If you haven’t read Bob Garfield’s presentations of how advertising will evolve over the next few years (Part 1 and Part 2), then you should. He calls this the “Chaos Scenario”…a perfect metaphor for what he describes. In it, he argues that traditional advertising is dying out as media usage and consumer behavior are changing. Much of the change has its roots in the rise of the internet as a marketing vehicle. But, Garfield points out, new methods and practices have yet to fully pan out. And many companies haven;t come to grips with this new and show no signs of doing it any time soon. This is going to cause (my interpretation) chaos as traditional media outlets struggle to get advertisers while these advertisers struggle to figure out how to advertise effectively with their limited knowledge.
For the most part, I agree with his thesis. Most major traditional marketing-oriented mediums are becoming less effective as promotional vehicles. Media usage is more dispersed, more personal, and thus, more controlled by the end user. And many times those end users today are choosing to ignore or avoid the advertising messages that are send their way. Whether it ends up being as dire as Garfield suggests, I have no idea, but changes are coming and neither the advertising mediums nor the advertisers themselves are ready for it.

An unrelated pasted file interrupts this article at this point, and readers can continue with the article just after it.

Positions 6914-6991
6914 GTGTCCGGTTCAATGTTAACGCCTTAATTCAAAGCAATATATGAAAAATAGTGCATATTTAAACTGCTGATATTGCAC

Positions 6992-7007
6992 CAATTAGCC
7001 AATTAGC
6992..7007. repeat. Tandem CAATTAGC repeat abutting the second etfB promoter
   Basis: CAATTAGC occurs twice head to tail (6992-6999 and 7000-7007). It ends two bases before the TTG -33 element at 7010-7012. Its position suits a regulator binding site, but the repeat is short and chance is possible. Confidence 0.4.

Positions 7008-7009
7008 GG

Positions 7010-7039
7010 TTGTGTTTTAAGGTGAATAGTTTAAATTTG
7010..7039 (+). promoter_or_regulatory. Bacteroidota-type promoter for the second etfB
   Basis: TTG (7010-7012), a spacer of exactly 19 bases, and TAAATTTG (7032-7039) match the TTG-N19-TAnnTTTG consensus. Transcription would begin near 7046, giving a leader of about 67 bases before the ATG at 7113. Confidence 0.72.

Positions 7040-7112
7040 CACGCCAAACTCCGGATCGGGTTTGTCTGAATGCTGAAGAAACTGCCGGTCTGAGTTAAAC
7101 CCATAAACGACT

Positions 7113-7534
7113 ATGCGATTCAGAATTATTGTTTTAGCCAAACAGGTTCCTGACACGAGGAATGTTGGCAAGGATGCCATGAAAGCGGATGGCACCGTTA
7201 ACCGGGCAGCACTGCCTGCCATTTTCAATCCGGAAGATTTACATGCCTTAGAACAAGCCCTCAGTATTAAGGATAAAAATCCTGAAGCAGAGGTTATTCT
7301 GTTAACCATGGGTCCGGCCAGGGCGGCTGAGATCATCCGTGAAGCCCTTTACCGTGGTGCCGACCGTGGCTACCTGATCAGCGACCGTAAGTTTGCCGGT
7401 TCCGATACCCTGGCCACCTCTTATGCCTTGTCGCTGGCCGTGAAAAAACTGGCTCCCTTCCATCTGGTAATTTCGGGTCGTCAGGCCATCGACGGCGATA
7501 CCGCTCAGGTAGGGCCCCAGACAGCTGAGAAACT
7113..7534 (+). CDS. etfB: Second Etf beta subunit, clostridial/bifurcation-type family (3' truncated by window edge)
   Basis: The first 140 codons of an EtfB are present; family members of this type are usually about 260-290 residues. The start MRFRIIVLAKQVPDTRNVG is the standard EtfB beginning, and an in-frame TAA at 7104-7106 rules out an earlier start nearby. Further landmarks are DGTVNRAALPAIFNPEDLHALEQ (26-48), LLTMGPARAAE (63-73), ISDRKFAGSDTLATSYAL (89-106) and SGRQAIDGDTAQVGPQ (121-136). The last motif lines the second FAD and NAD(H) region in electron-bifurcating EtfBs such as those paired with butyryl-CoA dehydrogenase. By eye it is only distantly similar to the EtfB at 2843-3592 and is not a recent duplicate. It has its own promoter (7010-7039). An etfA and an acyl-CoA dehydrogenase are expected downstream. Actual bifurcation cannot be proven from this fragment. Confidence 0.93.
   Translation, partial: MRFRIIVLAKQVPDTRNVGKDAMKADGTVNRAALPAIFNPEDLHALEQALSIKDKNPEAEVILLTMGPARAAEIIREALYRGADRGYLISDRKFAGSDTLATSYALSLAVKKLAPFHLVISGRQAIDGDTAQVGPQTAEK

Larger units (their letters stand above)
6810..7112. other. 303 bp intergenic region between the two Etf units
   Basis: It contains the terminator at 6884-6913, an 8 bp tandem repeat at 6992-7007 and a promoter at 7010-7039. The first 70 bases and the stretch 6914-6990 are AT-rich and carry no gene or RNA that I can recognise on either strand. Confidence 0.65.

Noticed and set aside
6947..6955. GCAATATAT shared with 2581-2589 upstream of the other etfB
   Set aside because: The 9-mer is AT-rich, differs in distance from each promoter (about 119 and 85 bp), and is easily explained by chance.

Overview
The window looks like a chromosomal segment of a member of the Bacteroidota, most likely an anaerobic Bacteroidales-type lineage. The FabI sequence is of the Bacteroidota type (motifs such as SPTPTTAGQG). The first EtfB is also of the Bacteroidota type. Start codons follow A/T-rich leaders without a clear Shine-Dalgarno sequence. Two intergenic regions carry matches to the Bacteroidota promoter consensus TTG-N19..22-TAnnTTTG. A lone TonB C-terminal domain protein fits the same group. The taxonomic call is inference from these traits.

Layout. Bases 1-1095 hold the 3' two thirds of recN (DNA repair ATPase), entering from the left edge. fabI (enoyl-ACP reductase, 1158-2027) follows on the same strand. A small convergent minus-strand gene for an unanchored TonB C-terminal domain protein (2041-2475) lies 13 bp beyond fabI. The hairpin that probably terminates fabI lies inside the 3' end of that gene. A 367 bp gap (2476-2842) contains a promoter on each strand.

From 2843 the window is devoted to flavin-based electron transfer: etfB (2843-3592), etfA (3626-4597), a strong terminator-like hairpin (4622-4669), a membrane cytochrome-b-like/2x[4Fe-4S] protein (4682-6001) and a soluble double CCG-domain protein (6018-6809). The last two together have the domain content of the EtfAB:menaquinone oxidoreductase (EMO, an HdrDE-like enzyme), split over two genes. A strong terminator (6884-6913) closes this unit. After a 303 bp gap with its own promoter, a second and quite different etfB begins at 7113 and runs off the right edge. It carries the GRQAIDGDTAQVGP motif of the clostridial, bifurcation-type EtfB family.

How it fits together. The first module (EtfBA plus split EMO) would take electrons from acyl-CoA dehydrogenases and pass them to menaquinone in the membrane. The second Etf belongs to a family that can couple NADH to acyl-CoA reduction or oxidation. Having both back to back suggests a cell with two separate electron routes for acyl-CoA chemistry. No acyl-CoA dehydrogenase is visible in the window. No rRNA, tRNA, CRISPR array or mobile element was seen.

And I think local is where we’ll see it first. I see this happening one the local level over the next three years. Goldman Sachs is predicting that traditional local advertising vehicles – local TV, newspapers and radio stations – are going to get hit particularly hard during this recession. I’m going to agree, and the key world there is “particularly”. That’s because local advertising is hurting anyway as advertisers have already been pulling back because it doesn’t work like it used to. Add to that further cuts in ad spend and you could get a serious amount of casualties on the local media market.
In the above graphs, we can see that newspaper get hit the hardest. Readership is down in the first place. That’s permanent. People have stopped buying newspapers for whatever reason – a lack of interest in news, having news available online, and getting quick news capsules in other mediums. A poor economy has little or no effect on newspaper buying. We won’t be seeing a rebound once the economy bounce back.
The collapse of players in the local ad market will reduce the options for advertisers. Yet the demand will probably still meet the supply. So we’ll see further erosion. Craigslist, satellite radio, and cable TV will make this so.
One of the alternatives will be local online advertising. But I don’t see many local advertisers ready for this. I still see most local companies that are likely to advertise having little more than brochureware websites. I see very little use of local Google Adsense coming from traditional businesses. And, again, the websites are neither optimized for online search nor are they set up with the correct landing pages for potential ads. Local businesses SHOULD be developing internet strategies, but the decision makers in them don’t go to our conferences, they don’t read our blogs, they’re not on Twitter. Nor are they probably on Facebook or MySpace. They’re far from it.
So while they’ll be temporarily holding back ad dollars during tough economic times, they’ll be likely losing some of their traditional advertising choices. And they won’t be ready or equipped to start marketing on new media – because they’ve chosen to not take the time to learn it. The end result? Chaos.